#13  
Old 12-26-12, 06:14 AM
Member
Thread Starter
Join Date: Mar 2009
Location: Albany, NY
Posts: 177
I did some work in the panel prior, but it was before I decided to locate and correctly label all circuits. It's possible some circuits were abandoned. I have a multimeter, but I thought it would be easier to locate these specific circuits and trace them using a pen. I found an old circuit that tied to a receptacle and bonded to a pipe, but this was easy since it was a few feet from the panel.
 
  #14  
Old 12-26-12, 06:42 AM
ray2047's Avatar
Group Moderator
Join Date: Mar 2006
Location: USA
Posts: 32,659
The pens can indicate a circuit is hot when it isn't so can easily lead you on a wild goose chase. There are always more reliable alternatives to using them and they start with a multimeter, preferably analog.
 
  #15  
Old 12-26-12, 07:24 AM
Member
Thread Starter
Join Date: Mar 2009
Location: Albany, NY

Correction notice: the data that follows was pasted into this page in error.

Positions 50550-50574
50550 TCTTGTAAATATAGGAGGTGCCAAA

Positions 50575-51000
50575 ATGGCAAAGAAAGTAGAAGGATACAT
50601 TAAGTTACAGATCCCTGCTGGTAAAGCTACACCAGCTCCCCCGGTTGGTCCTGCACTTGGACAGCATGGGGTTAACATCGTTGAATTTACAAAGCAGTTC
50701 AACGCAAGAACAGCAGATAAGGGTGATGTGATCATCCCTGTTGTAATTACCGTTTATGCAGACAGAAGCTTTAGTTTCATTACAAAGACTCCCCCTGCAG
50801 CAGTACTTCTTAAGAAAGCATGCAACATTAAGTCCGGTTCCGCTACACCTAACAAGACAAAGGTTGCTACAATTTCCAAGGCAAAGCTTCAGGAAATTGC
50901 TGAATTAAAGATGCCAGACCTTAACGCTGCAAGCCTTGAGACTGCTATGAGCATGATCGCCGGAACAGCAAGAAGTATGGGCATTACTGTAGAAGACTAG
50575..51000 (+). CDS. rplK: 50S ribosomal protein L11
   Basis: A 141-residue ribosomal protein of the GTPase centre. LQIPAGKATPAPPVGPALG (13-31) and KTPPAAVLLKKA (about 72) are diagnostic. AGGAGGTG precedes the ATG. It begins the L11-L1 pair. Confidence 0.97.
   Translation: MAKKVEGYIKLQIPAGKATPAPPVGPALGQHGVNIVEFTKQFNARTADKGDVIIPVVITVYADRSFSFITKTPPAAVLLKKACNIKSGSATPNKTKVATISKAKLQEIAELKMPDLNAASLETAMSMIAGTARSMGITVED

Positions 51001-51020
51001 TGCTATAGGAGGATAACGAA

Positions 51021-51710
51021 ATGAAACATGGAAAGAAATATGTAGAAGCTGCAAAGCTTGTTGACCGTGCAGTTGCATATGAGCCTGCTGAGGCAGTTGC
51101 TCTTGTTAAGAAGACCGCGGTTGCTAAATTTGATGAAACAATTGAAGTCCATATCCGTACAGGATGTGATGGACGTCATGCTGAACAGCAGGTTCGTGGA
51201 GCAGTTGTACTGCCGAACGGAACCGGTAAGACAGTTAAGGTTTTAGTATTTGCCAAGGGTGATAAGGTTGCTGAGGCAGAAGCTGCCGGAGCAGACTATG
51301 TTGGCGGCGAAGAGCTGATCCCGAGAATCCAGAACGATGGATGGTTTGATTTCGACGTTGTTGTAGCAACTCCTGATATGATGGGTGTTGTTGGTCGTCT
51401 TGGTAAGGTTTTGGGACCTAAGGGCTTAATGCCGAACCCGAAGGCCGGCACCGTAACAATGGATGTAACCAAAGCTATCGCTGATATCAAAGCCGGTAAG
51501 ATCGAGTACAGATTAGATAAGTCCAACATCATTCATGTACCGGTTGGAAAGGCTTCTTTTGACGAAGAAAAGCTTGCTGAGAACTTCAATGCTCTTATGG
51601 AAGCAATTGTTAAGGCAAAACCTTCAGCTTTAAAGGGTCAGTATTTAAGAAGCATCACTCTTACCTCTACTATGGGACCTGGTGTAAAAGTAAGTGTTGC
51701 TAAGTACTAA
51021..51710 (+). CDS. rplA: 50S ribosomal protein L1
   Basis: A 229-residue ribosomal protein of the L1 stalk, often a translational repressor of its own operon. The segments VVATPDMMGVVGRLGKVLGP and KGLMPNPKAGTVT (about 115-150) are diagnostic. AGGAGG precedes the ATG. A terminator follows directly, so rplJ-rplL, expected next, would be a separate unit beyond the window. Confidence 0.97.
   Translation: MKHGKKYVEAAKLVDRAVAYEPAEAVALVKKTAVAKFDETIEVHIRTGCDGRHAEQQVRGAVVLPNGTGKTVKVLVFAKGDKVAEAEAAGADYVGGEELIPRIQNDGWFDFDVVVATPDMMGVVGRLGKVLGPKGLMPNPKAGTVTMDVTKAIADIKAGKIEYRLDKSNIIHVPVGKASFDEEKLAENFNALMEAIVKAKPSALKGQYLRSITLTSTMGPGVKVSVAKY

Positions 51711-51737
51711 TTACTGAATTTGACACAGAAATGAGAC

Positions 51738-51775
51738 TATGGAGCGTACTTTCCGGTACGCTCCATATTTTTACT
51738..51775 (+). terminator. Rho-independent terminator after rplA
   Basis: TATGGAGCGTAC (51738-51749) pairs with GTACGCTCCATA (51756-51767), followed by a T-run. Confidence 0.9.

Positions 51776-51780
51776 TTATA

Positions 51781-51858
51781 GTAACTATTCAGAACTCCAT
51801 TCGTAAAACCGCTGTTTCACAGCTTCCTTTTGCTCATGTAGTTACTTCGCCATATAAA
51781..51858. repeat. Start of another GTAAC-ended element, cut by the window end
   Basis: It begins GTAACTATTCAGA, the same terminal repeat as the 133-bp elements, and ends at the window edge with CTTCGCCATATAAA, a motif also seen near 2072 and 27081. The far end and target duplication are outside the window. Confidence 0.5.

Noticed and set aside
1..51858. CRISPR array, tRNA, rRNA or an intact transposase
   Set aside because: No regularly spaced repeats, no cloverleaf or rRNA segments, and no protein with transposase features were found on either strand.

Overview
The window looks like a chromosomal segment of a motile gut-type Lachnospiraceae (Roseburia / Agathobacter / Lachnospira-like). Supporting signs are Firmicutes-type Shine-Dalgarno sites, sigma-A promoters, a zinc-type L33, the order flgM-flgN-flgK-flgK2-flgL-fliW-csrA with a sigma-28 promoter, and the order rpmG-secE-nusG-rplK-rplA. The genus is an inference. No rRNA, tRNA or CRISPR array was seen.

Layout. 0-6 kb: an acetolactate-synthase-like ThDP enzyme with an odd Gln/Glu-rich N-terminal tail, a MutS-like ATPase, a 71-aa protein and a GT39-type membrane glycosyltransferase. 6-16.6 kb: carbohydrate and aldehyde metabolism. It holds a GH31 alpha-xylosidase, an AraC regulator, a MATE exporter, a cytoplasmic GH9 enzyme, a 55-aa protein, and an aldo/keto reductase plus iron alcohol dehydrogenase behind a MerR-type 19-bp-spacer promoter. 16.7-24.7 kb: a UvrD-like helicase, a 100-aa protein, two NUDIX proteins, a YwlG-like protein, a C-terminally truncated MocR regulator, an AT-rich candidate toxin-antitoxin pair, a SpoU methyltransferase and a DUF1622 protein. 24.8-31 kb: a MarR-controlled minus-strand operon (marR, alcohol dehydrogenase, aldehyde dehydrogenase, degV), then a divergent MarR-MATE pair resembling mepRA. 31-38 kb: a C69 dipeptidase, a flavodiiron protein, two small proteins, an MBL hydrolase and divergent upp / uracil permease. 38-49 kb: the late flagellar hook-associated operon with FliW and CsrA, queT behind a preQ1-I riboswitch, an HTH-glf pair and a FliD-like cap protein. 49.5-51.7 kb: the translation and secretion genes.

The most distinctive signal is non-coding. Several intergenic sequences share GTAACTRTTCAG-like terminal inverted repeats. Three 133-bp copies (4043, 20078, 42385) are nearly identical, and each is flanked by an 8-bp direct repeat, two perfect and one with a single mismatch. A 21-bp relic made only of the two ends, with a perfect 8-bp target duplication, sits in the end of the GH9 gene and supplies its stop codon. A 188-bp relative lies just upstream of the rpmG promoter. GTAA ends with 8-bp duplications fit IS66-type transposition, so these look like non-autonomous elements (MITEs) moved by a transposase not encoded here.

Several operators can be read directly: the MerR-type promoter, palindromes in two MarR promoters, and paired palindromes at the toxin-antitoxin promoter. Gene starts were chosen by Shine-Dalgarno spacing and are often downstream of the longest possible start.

Posts: 177
I couldn't find anything on the web for analog being better or more accurate than digital multimeter. What's the catch?
 
  #16  
Old 12-26-12, 07:29 AM
pcboss's Avatar
Forum Topic Moderator
Join Date: Jul 2002
Location: Maryland
Posts: 14,359
Analog places a small load on the circuit and does not read phantom voltage like a digital.
 
  #17  
Old 12-26-12, 07:37 AM
chandler's Avatar
Banned. Rule And/Or Policy Violation
Join Date: Dec 2005
Location: USA
Posts: 39,968
I couldn't find anything on the web for analog being better or more accurate than digital multimeter
You read it here, and we're on the web.
 
Reply

Posting Rules
You may not post new threads
You may not post replies
You may not post attachments
You may not edit your posts

BB code is On
Smilies are On
[IMG] code is On
HTML code is Off
Trackbacks are Off
Pingbacks are Off
Refbacks are Off


Thread Tools
Search this Thread
Display Modes
'